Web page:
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Nivea Earl has been doing African-style hair braiding for the past 16 years.
“So it’s just kind of like a love and a passion for me,” she says.
Earl decided to open a hair braiding shop in Jacksonville, Arkansas, three years ago.
She soon learned that she first needed to go to school to become a licensed cosmetologist. Trained, not in braiding, but in cutting, dyeing and washing hair. Even though, as a hair braider, she wouldn’t do any of those things.
“I would have had to have gone to cosmetology school, to pay thousands of dollars for something that they do not even teach,” she says.
It’s not just hair braiding. States are requiring licenses for more and more jobs. Florists, security guards — even dog trainers can need licenses.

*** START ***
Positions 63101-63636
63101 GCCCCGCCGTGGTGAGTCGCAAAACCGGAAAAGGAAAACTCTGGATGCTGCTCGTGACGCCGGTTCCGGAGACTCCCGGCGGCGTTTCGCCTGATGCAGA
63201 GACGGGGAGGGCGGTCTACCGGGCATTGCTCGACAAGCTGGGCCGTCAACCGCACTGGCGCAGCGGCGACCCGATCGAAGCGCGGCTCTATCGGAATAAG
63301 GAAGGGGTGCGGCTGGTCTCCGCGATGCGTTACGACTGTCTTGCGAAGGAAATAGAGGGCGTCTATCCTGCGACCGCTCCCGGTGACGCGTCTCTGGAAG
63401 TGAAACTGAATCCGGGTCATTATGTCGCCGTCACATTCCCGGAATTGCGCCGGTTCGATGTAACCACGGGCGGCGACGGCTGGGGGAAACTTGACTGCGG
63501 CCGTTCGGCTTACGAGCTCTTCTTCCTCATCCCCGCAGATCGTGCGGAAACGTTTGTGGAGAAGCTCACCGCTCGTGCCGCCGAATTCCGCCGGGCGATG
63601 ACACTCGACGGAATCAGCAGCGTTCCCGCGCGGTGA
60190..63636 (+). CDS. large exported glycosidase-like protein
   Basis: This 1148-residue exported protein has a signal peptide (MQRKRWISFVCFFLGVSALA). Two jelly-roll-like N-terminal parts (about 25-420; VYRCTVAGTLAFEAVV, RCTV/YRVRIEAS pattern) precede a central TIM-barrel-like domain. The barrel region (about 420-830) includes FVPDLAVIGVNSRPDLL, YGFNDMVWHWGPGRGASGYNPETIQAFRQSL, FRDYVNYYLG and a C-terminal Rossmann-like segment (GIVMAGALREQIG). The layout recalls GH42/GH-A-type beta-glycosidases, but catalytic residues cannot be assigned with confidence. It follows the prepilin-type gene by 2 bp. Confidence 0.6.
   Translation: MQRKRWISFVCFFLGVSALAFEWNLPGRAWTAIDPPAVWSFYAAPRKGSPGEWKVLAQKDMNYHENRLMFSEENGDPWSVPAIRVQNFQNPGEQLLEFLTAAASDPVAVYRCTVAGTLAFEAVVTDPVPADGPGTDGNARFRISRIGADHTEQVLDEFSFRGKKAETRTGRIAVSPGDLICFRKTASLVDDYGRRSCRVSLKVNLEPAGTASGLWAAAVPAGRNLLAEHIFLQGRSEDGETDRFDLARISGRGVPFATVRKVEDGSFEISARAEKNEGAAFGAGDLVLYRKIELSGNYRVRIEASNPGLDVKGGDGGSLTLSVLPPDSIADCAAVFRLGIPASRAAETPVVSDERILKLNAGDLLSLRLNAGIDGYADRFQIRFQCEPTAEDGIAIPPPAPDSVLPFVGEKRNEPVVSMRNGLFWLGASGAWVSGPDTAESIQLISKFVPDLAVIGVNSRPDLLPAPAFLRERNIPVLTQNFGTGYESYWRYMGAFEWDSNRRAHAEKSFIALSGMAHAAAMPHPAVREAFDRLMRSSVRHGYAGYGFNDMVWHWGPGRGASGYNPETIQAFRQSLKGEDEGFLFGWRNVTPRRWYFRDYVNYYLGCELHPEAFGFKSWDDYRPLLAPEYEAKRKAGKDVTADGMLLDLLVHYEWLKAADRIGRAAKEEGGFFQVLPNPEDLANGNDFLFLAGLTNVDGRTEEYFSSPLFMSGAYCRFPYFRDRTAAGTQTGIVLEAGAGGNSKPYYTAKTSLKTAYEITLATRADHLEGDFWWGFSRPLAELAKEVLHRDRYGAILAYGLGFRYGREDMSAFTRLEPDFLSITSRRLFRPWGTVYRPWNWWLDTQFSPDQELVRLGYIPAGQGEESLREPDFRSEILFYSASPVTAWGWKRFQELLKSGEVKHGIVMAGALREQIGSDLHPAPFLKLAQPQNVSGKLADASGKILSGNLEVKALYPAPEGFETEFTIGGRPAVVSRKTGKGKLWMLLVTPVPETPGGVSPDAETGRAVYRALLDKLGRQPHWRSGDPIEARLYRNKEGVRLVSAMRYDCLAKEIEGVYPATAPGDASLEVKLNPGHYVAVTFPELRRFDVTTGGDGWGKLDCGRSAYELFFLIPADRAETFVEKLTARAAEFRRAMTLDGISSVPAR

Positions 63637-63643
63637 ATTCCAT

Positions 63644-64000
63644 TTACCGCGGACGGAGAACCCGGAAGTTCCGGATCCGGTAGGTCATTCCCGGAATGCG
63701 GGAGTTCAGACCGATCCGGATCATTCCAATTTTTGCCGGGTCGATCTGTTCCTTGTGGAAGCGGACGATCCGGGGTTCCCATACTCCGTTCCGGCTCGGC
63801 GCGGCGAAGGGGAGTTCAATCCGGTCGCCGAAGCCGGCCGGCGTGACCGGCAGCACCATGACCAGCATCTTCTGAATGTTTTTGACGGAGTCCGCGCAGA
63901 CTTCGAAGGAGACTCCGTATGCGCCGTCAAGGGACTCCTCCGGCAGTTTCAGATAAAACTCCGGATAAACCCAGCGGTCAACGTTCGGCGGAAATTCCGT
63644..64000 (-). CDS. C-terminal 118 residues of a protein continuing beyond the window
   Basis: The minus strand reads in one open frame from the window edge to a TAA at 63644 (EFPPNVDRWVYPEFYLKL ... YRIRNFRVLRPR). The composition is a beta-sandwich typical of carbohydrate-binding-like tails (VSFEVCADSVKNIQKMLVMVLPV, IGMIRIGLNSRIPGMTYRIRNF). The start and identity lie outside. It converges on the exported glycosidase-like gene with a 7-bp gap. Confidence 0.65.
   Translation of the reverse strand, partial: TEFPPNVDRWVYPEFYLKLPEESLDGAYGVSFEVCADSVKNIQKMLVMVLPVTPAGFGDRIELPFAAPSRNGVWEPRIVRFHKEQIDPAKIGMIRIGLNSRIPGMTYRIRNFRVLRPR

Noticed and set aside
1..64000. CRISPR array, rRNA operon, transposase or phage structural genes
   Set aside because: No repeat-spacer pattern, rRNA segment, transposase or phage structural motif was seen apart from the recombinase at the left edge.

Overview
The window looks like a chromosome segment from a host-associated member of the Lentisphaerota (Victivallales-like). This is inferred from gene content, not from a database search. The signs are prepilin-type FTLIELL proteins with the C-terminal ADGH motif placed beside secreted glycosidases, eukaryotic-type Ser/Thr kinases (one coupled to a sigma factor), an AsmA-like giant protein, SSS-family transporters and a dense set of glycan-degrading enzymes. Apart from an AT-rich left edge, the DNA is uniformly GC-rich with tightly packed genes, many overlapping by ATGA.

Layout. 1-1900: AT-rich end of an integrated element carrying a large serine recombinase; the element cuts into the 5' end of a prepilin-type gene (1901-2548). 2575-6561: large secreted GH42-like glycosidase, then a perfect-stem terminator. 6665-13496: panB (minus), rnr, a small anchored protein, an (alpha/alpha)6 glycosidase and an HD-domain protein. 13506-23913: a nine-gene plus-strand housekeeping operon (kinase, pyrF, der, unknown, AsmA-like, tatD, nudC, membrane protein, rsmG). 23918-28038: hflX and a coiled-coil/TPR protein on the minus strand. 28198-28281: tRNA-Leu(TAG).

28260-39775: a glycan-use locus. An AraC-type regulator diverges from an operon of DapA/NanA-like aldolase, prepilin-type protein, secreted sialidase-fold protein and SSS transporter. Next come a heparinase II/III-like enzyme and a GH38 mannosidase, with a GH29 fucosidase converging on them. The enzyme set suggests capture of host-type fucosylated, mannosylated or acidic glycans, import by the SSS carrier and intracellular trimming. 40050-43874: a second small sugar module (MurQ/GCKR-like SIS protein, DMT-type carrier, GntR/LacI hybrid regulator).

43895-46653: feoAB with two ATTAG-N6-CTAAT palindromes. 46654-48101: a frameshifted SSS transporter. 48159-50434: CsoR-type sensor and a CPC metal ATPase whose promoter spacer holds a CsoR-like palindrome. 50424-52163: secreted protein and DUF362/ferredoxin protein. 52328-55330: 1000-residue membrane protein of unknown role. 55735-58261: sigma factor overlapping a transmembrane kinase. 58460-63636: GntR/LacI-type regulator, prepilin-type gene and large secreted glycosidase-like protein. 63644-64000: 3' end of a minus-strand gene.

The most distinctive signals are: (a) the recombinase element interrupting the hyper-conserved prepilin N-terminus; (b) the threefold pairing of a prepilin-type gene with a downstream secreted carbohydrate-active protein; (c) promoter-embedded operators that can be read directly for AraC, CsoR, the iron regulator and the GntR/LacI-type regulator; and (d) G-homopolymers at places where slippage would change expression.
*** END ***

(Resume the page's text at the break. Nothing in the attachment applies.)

“In the 1950s, about 5 percent of the workforce were licensed at the state level,” says Morris Kleiner, an economist at the University of Minnesota and visiting scholar at the Upjohn Institute for Employment Research. “That number has grown to 25 percent.”
The White House has issued a report that says the increased licensing requirements drive up prices. And it’s harder for workers to move because licensing laws vary from state to state, and states don’t recognize each other’s licenses. Kleiner, who served as a consultant on the White House report, says voluntary certification would work better than mandatory licensing. The certification could be done by states or trade associations.
But that has its own pitfalls.
“Some of these organizations are really looking at certification programs as a source of revenue for their organization,” says Kim Weeden, a professor of sociology at Cornell University.
Weeden says there’s a whole industry devoted to selling certifications, and nobody’s regulating it.
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